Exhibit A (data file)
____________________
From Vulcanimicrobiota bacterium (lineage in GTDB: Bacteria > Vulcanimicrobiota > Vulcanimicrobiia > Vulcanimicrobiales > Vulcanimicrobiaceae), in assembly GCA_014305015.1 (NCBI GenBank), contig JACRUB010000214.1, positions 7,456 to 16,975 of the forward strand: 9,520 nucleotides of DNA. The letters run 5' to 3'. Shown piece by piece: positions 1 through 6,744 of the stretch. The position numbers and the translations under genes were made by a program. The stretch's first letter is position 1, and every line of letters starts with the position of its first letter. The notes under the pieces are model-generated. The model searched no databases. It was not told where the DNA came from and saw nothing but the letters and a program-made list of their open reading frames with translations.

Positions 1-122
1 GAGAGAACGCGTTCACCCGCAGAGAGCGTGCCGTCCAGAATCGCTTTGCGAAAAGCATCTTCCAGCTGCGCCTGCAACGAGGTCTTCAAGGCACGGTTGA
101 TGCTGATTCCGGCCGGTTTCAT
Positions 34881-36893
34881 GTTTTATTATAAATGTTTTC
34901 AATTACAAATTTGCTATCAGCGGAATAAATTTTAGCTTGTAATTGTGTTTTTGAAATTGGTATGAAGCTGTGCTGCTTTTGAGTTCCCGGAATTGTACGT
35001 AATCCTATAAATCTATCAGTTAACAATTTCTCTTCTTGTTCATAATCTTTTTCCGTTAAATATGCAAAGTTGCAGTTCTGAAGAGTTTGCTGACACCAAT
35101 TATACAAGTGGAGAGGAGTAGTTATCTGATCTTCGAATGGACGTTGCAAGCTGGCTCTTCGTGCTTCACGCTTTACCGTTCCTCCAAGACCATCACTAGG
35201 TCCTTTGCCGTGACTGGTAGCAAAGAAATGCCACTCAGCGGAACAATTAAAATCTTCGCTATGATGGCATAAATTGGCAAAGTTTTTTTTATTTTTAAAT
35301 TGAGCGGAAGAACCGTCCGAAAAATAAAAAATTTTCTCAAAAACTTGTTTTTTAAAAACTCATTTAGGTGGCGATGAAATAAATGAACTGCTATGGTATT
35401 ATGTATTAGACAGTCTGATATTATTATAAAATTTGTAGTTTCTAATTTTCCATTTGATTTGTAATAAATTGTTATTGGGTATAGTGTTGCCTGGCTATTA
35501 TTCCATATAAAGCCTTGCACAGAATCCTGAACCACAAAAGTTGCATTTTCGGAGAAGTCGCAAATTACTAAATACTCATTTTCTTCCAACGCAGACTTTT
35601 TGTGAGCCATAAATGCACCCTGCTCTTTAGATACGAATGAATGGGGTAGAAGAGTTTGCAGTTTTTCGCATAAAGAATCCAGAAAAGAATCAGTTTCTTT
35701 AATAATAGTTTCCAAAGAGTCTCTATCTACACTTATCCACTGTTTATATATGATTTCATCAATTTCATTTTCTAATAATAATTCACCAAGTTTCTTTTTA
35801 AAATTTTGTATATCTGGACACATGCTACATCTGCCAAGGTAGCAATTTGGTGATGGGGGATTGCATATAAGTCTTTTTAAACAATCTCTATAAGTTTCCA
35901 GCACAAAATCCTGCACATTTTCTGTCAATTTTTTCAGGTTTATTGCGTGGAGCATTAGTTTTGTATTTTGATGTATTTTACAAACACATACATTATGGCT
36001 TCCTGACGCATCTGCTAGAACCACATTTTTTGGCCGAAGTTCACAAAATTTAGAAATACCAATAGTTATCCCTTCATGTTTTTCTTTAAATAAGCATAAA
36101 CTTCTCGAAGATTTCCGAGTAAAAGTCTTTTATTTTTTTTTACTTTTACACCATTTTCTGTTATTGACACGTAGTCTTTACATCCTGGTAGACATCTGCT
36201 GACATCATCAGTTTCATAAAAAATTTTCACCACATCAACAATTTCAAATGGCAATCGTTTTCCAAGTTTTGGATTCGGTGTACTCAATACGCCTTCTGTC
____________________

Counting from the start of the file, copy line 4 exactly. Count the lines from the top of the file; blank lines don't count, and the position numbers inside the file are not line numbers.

101 TGCTGATTCCGGCCGGTTTCAT